Cockatiel - Talk Parrots Forums

Small Parrots Discuss specific (smaller) species in this forum: Budgies, parrotlets, cockatiels, on up to conures, quakers, and poicephalus.

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post #1 of 3 (permalink) Old 03-12-2017, 05:12 AM Thread Starter
 
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Cockatiel

I'm interested in getting a cockatiel and it would be my first bird. What are your experiences with these birds? Can they be kept alone and how long can they be alone in a day? What are some characteristics of males and females and which one do you recommend? Thanks in advance!
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post #2 of 3 (permalink) Old 03-12-2017, 12:23 PM



 
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Hi, welcomed to Talk Parrots!

Cockatiels are great birds and can be friendly affectionate and entertaining when they start mimicking your speech and or whistles. They do enjoy a diet of fresh veggies daily along with a good quality of seeds. The one thing I made sure to do when I owned tiels was to pick out most of their sunflower seeds from their daily seeds and limit them to a small amount. Sunflower seeds can causing them to have too much fat in their diet which can be very unhealthy for them.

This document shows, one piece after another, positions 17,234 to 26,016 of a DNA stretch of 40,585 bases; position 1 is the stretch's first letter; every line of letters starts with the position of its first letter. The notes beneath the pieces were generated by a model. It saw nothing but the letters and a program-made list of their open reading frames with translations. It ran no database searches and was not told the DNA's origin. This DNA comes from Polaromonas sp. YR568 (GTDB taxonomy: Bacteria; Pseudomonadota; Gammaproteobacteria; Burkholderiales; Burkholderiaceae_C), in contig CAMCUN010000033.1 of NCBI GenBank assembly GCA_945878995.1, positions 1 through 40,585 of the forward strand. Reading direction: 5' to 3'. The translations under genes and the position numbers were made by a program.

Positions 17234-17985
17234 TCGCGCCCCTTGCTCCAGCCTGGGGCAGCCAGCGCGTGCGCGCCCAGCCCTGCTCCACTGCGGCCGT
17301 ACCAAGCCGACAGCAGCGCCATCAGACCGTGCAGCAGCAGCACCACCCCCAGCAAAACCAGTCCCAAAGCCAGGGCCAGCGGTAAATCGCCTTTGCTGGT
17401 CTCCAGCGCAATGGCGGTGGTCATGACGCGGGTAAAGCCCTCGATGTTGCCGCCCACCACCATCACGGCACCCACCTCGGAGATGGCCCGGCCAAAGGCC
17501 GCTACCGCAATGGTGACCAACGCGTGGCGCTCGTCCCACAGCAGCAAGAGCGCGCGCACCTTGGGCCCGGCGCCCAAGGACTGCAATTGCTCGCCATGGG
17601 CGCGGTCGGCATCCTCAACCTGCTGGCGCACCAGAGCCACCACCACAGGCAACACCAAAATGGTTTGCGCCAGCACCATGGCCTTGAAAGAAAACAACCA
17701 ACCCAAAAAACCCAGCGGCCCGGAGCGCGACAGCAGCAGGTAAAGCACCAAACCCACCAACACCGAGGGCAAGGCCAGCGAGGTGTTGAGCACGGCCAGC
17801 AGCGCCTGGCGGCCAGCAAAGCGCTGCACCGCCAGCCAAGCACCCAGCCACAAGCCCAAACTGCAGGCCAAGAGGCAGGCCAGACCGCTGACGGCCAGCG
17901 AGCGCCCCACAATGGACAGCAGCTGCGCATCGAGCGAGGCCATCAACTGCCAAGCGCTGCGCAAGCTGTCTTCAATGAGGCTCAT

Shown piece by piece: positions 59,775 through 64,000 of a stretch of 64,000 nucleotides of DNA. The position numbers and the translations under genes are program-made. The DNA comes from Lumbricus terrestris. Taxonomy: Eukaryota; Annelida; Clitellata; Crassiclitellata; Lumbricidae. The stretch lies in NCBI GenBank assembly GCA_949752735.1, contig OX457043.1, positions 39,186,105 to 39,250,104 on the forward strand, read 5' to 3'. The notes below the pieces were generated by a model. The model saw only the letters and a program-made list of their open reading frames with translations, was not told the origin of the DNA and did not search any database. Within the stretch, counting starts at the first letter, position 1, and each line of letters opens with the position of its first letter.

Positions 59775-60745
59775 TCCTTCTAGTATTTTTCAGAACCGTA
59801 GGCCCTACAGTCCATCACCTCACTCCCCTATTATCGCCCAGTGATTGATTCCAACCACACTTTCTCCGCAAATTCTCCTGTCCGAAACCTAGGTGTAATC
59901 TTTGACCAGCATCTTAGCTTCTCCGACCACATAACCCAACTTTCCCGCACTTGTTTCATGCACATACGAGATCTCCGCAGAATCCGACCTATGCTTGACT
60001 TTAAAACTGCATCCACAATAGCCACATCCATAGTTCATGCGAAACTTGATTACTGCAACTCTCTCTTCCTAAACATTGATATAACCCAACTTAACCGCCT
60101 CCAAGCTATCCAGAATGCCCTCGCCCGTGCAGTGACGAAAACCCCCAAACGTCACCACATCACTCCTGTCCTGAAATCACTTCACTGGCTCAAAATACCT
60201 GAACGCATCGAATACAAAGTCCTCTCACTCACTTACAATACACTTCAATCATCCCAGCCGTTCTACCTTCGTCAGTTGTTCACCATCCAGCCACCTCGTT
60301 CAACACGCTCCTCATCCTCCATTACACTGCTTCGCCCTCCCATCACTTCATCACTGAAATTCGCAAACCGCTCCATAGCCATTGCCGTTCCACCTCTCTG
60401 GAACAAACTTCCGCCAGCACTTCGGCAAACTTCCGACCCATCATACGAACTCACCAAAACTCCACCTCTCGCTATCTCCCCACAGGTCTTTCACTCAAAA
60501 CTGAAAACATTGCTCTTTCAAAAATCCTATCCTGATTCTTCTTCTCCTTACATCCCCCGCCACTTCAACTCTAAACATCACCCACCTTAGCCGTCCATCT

They do love to bath and I usually got my birds to bath at the kitchen sink while they perched on my hand/s. My tiels enjoyed the hair dryer blowing warm air around them after a bath, I didn't point the hair dryer directly at them but just above them to allow the air to float down on them. Bathing helped keep the dust at bay as cockatiels are a dusty bird!

I found most of my tiels loved to hang out on the floor running around and checking thing out so you have to make sure there is nothing down on the floor they can get into that can cause any danger to them. Make sure you watch where they are and don't forget they might be on the floor as well, a few times I've booted a tiel by accident! They were not amused!

Tiels also need a tall wide and large cage, make sure to get a grate that covers over the base or bottom of the cage where you would line it with news paper. All the tiels I've cared for or owned loved to go to the bottom of their cage and eat their own droppings, a grate will prevent this from happening.

I tend to enjoy owning a male bird as I dislike dealing with a broody hen who will lay eggs even if there is no male around. Eggs can get stuck in a hens vent and cause you worry and an expensive trip to an avian vets to get the egg removed. This is a terrible stress on the bird.

The only thing I ever found difficult about owning a cockatiel is that they can be prone to "night frights" I've had a hen die on me one night when she had a fright and it was a horrible thing to witness. I learned to cover the top and sides of their cage at night but leave the front section of the cage uncovered, I would leave a small lamp on next to the cage just in case the bird had a night fright and fell off its perch. The light is enough to help them adjust and get back up on a perch to calm down.